Can teaching crucial skills create a ripple effect that changes generations? For Russell Virgin, that beautiful concept is reality. As comprehensive services deputy director for Early Learning Essentials, Russell facilitates courses for 160 employees across three Utah counties who, in turn, model and share the skills with the nearly 600 children and families with whom they work.
“If we’re serious about helping families overcome poverty and become successful and supportive parents for their kids, then there’s some real barriers for the families we’re working with,” he said.
Early Learning Essentials (formerly Mountainland Head Start) runs a federally funded Head Start program for children who come from low-income families and/or have disabilities. The program provides preschool, health, mental health, and nutrition services for children and social services for their families.
Virgin is certified in all five Crucial Learning courses, but he primarily facilitates the two Crucial Conversations courses for his entire staff, alternating between Crucial Conversations for Mastering Dialogue and the add-on version of Crucial Conversations for Accountability. He’s taught Getting Things Done and The Power of Habit to his leadership and management teams as well, and he specifically trains family advocates in Crucial Influence.
“I love each course,” he said. “They each bring such a different set of tools to our staff. It’s such a critical set of skills to build the culture we want here.”
The challenge, Virgin said, is finding time to get everyone trained—particularly teachers, assistant teachers, and aides who can’t step away from the kids in their classrooms for days during the school year. Instead, they provide a stipend to bring them in during summer, and Virgin coaches staff through challenging conversations as needed throughout the year.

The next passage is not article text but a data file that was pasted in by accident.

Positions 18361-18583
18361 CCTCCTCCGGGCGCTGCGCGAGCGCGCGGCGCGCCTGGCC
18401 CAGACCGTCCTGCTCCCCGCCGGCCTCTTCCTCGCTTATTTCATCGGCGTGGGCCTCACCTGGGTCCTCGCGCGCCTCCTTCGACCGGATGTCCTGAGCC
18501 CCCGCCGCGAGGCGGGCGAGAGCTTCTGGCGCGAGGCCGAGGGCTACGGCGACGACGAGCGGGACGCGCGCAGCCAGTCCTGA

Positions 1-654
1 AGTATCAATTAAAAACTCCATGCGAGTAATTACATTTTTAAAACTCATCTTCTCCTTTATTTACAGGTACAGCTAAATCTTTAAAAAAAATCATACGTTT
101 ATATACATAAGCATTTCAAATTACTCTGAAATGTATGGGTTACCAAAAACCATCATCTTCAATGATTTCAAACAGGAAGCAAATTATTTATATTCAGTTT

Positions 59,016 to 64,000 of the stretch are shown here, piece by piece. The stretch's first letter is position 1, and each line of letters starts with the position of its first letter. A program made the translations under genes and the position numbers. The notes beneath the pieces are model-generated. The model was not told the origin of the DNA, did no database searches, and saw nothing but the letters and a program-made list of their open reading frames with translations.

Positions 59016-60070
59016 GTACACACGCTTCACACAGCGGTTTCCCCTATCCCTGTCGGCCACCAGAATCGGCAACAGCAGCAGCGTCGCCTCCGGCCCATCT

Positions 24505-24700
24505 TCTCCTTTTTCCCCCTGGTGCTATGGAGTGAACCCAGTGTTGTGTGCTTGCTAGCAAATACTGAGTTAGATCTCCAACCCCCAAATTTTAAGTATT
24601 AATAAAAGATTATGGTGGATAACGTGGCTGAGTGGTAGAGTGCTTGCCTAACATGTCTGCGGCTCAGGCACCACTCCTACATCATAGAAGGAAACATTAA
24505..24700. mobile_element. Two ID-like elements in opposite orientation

He’s also implemented monthly follow-up sessions to continue learning beyond the course.
“It just feels like a single training’s insufficient for them unless they’re really intentional about it themselves,” he said. “So we come up with practice scenarios or use some of the ones we’ve gotten from Crucial Learning, and we work through them, have people ask questions, and then practice. Each month we’re practicing different scenarios.”
Although Virgin doesn’t facilitate sessions for the families they help, he finds that arming family advocates with an understanding of the Six Sources of Influence makes a difference in how they work with their clients.
“They go into the homes of our families, and they’ll talk with them about their needs and their strengths,” Virgin said. “When they’re doing that, one of the tools we’re trying to have them use is the Crucial Influence model to work through the barriers to their major life challenges. They’ll go through the different sources of influence and talk about those crucial moments and vital behaviors and everything.”
Creating a Crucial Conversations culture benefits everyone within the organization, he said.
“My management team has learned to resolve parent concerns quickly and respectfully,” he said. “When a parent concern escalates and they speak with one of the leadership or management team members, they often feel heard and respected no matter what their concern is.”